After the war, Oppy attracted the attention of a resurgent Liberal Party. In 1949, he stood for election in the Federal electorate of Corio in Victoria, defeating John Dedman, Labor’s Minister for Post-War Immigration. He retained the seat for the next 17 years and held the portfolios of shipping and transport (1960-63) and immigration (1963-66).
In 1967, Oppy moved to Valletta as Australia’s first High Commissioner to Malta. He was knighted in 1968 and retired from public life in 1972.
Oppy's longtime manager, Bruce Small, also ventured into politics in later life. After giving up his business interest in Malvern Star in the 1960s, Small became involved in property development on the Gold Coast, Queensland, where he made millions building Florida-style canal estates. In 1967, Small was elected Mayor of the Gold Coast and encouraged tourism with bikini-clad meter maids.
In later life, Oppy faded from popular imagination in Australia. Yet he remained an inspiration to the cycle-loving French. He attended the centenary celebrations of the gruelling Paris–Brest–Paris 1200 km event in 1991 (60 years after his famous win of that same ride) and received the Gold Medal of the City of Paris.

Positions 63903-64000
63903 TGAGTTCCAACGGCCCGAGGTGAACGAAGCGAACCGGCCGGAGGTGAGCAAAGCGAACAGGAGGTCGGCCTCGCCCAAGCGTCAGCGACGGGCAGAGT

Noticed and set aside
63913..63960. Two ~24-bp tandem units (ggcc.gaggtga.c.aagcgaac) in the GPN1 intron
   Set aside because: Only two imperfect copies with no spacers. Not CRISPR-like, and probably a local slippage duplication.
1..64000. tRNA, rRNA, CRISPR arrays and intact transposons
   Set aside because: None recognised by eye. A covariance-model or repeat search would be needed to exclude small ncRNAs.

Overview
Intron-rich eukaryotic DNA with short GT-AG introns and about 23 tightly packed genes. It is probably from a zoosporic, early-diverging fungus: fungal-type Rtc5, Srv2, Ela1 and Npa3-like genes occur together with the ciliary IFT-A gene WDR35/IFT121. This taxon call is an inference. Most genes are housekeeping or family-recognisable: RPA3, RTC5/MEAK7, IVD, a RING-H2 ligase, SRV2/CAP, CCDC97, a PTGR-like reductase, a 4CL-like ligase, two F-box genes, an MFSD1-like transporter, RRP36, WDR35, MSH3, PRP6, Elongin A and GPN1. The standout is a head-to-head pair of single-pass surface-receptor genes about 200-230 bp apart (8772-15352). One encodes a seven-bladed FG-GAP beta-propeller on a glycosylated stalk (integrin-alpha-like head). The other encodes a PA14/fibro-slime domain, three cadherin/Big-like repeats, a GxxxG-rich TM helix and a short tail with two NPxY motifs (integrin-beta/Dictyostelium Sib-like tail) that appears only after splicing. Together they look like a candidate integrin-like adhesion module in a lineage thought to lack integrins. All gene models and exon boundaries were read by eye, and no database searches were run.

In February 1996, Oppy wrote to inform the National Museum of Australia that his 'most ancient of berets', worn in Europe between 1928 and 1931, was on its way to Canberra. He handed over this treasured object with some solemnity, for it had 'meant so much to [him] during a varied life'.
Less than two months later, at the age of 91, Oppy died at his retirement village, after suffering a heart attack while riding his exercise bike.
Hubert Opperman, Pedals, Politics and People, Haldane Publishing, Sydney, 1977
This highlight was written by Daniel Oakman, Senior Curator, People and the Environment, National Museum of Australia. It was also published as 'Allez Oppy!' in The Museum magazine, Issue 4, Sept 2013 - Feb 2014.